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Brave New World: Problematising ‘Queer’ in Post-Section 377 India

Gourab Ghosh and Swati Moitra


The decriminalisation of Section 377 of the Indian Penal Code in 2018, which deemed homosexuality as a crime for more than 160 years, happened during the rule of a muscular right-wing regime. This decriminalisation of homosexuality brought legal relief and an end to social anxiety for many. It also highlighted the necessity of bringing radical politics to queer activisms in India, even as right-wing endorsements of non-heteronormative sexualities and the aggressive self-fashioning of ‘Hindu queers’ marked a surge of homonationalism in ‘new India’.

It is important to note that the history of queer struggles in India cannot be looked at as a movement. These struggles continue to lack an Indian understanding of ‘queerness’, as they have not yet grasped the importance of talking about the idea of ‘queerness’ in Indian bhashas (languages). These struggles, rooted in urban India, also lack a concrete political vision to harness the political potential of the idea of ‘queer’, especially the idea of an ‘Indian queer’.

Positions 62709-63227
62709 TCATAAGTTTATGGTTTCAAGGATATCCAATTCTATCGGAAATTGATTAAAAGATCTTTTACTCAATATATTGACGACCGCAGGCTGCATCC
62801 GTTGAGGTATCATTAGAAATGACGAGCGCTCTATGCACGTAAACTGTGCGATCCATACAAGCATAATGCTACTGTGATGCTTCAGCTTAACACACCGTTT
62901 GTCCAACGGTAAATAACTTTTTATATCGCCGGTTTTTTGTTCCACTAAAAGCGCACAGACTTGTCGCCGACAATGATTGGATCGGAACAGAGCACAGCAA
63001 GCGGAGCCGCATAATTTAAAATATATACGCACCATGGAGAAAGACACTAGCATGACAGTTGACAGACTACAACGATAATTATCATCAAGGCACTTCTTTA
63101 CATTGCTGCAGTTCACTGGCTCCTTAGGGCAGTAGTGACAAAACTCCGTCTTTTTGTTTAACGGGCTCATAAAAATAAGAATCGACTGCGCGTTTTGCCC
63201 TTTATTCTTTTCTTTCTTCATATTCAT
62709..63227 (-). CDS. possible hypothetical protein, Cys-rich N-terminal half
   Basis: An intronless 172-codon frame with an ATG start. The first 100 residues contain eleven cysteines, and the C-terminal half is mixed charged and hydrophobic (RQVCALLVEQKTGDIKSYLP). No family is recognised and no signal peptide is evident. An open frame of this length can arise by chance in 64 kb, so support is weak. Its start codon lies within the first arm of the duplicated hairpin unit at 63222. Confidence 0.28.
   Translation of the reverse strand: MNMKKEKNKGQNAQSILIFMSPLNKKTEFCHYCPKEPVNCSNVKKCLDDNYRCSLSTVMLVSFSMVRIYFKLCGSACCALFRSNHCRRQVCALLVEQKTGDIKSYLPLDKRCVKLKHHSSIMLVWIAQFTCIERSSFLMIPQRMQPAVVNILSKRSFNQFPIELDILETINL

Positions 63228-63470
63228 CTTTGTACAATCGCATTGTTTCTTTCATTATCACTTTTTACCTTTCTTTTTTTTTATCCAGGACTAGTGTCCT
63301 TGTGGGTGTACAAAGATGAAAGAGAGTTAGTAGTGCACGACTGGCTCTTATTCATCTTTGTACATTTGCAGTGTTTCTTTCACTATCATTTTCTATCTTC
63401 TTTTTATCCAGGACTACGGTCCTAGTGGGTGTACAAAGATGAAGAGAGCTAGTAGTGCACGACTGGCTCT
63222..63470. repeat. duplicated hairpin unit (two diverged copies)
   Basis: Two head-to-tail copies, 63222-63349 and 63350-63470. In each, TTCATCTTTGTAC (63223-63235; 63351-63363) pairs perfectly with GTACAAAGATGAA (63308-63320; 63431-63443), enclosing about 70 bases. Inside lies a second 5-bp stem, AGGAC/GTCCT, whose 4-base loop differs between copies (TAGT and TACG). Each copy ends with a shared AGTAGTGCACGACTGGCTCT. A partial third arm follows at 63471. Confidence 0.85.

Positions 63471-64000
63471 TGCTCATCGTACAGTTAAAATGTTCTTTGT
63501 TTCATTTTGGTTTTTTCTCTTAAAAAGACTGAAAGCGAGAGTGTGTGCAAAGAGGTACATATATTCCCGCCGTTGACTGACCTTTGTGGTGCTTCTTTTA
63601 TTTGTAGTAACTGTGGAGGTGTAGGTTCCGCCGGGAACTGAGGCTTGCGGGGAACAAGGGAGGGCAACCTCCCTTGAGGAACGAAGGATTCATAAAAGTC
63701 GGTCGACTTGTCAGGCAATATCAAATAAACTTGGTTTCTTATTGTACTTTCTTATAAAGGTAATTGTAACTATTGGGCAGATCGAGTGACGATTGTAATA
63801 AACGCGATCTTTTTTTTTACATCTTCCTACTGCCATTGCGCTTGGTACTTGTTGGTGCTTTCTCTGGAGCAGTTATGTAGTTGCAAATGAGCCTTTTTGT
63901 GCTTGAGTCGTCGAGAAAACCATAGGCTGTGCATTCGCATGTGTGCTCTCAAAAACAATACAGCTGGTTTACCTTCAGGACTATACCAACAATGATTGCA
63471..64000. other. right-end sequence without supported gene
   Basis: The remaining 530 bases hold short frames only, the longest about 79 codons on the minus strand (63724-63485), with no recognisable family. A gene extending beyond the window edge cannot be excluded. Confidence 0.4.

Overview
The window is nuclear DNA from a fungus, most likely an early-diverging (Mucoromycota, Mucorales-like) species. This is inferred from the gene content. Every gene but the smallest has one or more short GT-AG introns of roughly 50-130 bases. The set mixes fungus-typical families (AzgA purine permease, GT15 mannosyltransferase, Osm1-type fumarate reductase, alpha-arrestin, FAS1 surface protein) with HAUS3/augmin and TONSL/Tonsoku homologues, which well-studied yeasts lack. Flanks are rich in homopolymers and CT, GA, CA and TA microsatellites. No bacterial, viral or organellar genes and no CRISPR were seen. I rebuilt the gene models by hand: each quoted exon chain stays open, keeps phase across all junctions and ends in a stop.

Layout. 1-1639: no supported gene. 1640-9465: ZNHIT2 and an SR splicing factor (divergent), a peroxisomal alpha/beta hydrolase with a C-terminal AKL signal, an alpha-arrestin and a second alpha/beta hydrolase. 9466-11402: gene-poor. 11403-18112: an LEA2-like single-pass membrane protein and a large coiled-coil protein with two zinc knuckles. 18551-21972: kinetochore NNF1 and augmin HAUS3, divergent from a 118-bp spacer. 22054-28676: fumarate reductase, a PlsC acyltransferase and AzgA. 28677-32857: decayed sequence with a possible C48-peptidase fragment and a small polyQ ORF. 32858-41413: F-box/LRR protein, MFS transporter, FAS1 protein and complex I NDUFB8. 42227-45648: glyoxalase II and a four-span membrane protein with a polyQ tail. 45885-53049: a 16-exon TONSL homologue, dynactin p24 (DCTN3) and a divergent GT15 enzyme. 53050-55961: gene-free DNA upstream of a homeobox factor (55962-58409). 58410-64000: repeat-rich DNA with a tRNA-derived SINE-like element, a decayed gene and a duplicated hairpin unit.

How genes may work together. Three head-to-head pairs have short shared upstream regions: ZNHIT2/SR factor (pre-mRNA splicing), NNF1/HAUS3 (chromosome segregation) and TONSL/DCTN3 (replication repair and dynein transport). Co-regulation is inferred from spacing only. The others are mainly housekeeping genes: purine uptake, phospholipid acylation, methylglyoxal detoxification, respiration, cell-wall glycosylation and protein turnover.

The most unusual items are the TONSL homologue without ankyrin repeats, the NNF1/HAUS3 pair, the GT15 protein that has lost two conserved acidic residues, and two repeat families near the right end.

This paper, through revisiting of moments of queer activisms in India, through anecdotes and experiences of political activism, will posit the question: who is an ‘Indian queer’? And what or how do they think of themselves as queer citizens of a carceral state that uses law, power and extra-judicial forces to oppress marginalised communities based on gender, sexuality, caste, and religion? The period post-Section 377, this paper will argue, must be looked at as a period of transition for queer activism in India, one that remains under considerable threat courtesy the surge of homonationalism, the passing of the Trans Act, and the consolidation of a normative ‘good’ queer identity at the cost of  unwieldy ‘Others’.

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